Rotman School of Management, University of Toronto

Main Content

Jonathan Haidt on "The Coddling of the American Mind: How Good Intentions and Bad Ideas Are Setting Up a Generation for Failure"

11:00-11:59am check-in; 12:00pm sharp to 1:00pm book talk; 1:00-1:10pm book sale

Event Details

Speaker Series

The Coddling of the American Mind Book Cover
Date: Tuesday March 19, 2019 | 12:00 PM - 01:00 PM
Speaker(s): Jonathan Haidt, Thomas Cooley Professor of Ethical Leadership, Stern School of Business, NYU; Author, The Righteous Mind and The Happiness Hypothesis and Co-Author, The Coddling of the American Mind; Fellow, Martin Prosperity Institute at Rotman
Topic: "The Coddling of the American Mind: How Good Intentions and Bad Ideas Are Setting Up a Generation for Failure" (by J. Haidt and G. Lukianoff, Penguin, 2018)
Venue: Desautels Hall (Second Floor, South Building) | map
Rotman School of Management, U of Toronto,
105 St George Street
Location: Toronto
Cost: $37.00 plus HST per person (includes 1 hardcover copy of "The Coddling of the American Mind" and 1 seat for the book talk)
Register Now

Book Synopsis: Something has been going wrong on many college campuses in the last few years. Speakers are shouted down. Students and professors say they are walking on eggshells and are afraid to speak honestly. Rates of anxiety, depression, and suicide are rising—on campus as well as nationally. How did this happen? First Amendment expert Greg Lukianoff and Social Psychologist Jonathan Haidt show how the new problems on campus have their origins in three terrible ideas that have become increasingly woven into American childhood and education: What doesn’t kill you makes you weaker; always trust your feelings; and life is a battle between good people and evil people. These three Great Untruths contradict basic psychological principles about well-being and ancient wisdom from many cultures. Embracing these untruths—and the resulting culture of safetyism—interferes with young people’s social, emotional, and intellectual development. It makes it harder for them to become autonomous adults who are able to navigate the bumpy road of life. Lukianoff and Haidt investigate the many social trends that have intersected to promote the spread of these untruths. They explore changes in childhood such as the rise of fearful parenting, the decline of unsupervised, child-directed play, and the new world of social media that has engulfed teenagers in the last decade. They examine changes on campus, including the corporatization of universities and the emergence of new ideas about identity and justice. They situate the conflicts on campus within the context of America’s rapidly rising political polarization and dysfunction. This is a book for anyone who is confused by what is happening on college campuses today, or has children, or is concerned about the growing inability of Americans to live, work, and cooperate across party lines.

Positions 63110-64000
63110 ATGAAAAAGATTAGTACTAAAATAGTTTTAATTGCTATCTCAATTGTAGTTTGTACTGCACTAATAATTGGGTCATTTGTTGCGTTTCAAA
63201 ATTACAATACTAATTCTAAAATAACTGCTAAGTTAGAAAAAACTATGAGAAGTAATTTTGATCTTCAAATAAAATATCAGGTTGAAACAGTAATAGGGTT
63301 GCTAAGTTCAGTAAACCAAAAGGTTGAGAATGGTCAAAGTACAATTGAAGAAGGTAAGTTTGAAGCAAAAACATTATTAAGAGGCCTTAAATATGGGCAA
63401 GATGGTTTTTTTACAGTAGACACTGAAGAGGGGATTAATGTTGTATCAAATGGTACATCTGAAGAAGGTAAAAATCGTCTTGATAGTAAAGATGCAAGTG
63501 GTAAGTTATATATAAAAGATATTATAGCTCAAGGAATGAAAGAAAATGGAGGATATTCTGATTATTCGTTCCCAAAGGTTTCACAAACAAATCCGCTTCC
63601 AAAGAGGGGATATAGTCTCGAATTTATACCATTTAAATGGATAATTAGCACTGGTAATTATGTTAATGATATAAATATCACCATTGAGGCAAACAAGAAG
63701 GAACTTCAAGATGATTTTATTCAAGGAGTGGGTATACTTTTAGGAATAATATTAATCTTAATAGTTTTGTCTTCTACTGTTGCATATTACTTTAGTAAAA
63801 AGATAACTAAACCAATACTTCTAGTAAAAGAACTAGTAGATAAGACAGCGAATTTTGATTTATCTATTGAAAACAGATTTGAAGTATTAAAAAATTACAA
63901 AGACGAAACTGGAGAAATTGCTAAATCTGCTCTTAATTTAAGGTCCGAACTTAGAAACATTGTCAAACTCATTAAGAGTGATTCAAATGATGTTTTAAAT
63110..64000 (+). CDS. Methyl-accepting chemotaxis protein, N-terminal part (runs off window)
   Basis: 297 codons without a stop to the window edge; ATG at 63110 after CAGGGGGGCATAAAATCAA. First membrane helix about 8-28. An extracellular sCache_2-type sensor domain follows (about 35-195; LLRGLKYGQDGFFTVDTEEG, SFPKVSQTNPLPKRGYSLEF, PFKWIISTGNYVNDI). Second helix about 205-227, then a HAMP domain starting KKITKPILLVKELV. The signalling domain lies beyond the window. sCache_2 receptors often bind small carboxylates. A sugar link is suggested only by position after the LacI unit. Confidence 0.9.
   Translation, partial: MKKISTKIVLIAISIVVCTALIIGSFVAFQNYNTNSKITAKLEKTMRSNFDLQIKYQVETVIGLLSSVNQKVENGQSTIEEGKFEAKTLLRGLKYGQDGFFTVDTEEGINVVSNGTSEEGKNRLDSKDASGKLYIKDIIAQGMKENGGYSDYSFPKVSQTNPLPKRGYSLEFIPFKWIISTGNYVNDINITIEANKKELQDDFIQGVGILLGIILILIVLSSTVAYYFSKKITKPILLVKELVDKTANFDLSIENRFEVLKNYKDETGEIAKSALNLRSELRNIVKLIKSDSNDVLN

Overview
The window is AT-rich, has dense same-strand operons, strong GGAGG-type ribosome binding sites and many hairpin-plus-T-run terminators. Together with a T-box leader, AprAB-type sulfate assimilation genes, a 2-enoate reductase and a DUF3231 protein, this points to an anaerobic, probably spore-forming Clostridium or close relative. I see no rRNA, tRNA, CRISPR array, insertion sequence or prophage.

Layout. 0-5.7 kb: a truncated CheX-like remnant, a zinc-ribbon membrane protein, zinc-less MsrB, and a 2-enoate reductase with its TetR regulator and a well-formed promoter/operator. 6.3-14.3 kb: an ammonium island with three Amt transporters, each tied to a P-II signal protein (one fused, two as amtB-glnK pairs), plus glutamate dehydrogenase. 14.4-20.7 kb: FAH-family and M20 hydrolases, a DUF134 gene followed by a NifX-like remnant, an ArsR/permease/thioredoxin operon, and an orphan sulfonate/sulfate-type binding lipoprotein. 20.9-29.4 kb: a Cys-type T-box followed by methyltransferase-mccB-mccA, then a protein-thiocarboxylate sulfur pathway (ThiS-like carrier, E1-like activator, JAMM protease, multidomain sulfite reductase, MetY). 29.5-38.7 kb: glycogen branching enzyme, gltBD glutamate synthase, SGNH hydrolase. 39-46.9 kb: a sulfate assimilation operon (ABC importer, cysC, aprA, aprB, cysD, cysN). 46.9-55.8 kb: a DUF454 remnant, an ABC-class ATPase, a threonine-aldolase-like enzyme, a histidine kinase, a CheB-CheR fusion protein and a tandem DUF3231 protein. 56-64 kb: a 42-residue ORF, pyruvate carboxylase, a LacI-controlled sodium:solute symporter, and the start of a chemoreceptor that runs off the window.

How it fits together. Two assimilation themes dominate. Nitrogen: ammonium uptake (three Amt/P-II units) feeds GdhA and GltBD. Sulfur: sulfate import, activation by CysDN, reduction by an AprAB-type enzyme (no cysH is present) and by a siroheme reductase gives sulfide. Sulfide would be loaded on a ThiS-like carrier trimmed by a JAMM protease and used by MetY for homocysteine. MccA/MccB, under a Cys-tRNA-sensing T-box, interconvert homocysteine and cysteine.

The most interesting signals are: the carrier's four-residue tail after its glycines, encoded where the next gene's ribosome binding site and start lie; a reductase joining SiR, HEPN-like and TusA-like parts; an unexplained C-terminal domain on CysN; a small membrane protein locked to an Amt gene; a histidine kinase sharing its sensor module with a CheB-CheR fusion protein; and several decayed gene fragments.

About the speaker: Jonathan Haidt is the Thomas Cooley Professor of Ethical Leadership at Stern School of Business, NYU . He received his Ph.D. in social psychology from the University of Pennsylvania in 1992 and then did post-doctoral research at the University of Chicago and in Orissa, India. He taught at the University of Virginia for 16 years before joining NYU. His research focuses on morality – its emotional foundations, cultural variations, and developmental course. Haidt’s earlier work focused on using moral psychology to bridge the political divide between left and right, and to increase political civility. Since joining the NYU-Stern School of Business, he has been exploring ways to use moral psychology to improve the ethical functioning of organizations (see www.EthicalSystems.org). Haidt is the author of The Happiness Hypothesis: Finding Modern Truth in Ancient Wisdom (2006), and of the New York Times bestseller The Righteous Mind: Why Good People are Divided by Politics and Religion (2012). He was named one of the top global thinkers by Foreign Policy magazine and also by Prospect magazine. He is a co-author with Greg Lukianoff of The Coddling of the American Mind: How Good Intentions and Bad Ideas Are Setting Up a Generation for Failure (2018). Their book was named a Financial Times “Book of the Year” for 2018 and one of The New York Times “100 Notable Books of 2018”.


QUESTIONSevents@rotman.utoronto.ca | Daniel Ellul | (416) 978-6119


Cancellation Policy

Cancellations received in writing to events@rotman.utoronto.ca 24 hours prior to the event will receive a refund less a $10 administration fee per person. If we do not receive written notice of your cancellation, you will be charged the full amount for this session. Substitutions are always welcome.

Rotman's Event Privacy Policy

We adhere to both FIPPA and CASL. Read our Event Privacy Statement for details.

CLICK HERE

© Rotman School of ManagementAASCB